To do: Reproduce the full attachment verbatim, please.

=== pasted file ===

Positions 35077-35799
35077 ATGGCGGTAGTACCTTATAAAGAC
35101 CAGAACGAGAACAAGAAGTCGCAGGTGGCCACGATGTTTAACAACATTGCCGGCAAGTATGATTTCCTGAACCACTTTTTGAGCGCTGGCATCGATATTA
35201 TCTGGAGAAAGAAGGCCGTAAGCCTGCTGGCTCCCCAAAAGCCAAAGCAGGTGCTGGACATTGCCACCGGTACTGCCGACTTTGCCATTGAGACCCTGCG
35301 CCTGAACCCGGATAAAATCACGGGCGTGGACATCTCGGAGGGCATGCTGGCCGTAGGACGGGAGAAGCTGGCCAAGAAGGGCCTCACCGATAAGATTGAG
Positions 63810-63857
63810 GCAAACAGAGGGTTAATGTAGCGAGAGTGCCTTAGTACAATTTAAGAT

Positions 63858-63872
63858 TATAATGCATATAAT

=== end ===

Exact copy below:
Positions 35077-35799
35077 ATGGCGGTAGTACCTTATAAAGAC
35101 CAGAACGAGAACAAGAAGTCGCAGGTGGCCACGATGTTTAACAACATTGCCGGCAAGTATGATTTCCTGAACCACTTTTTGAGCGCTGGCATCGATATTA
35201 TCTGGAGAAAGAAGGCCGTAAGCCTGCTGGCTCCCCAAAAGCCAAAGCAGGTGCTGGACATTGCCACCGGTACTGCCGACTTTGCCATTGAGACCCTGCG
35301 CCTGAACCCGGATAAAATCACGGGCGTGGACATCTCGGAGGGCATGCTGGCCGTAGGACGGGAGAAGCTGGCCAAGAAGGGCCTCACCGATAAGATTGAG
Positions 63810-63857
63810 GCAAACAGAGGGTTAATGTAGCGAGAGTGCCTTAGTACAATTTAAGAT

Positions 63858-63872
63858 TATAATGCATATAAT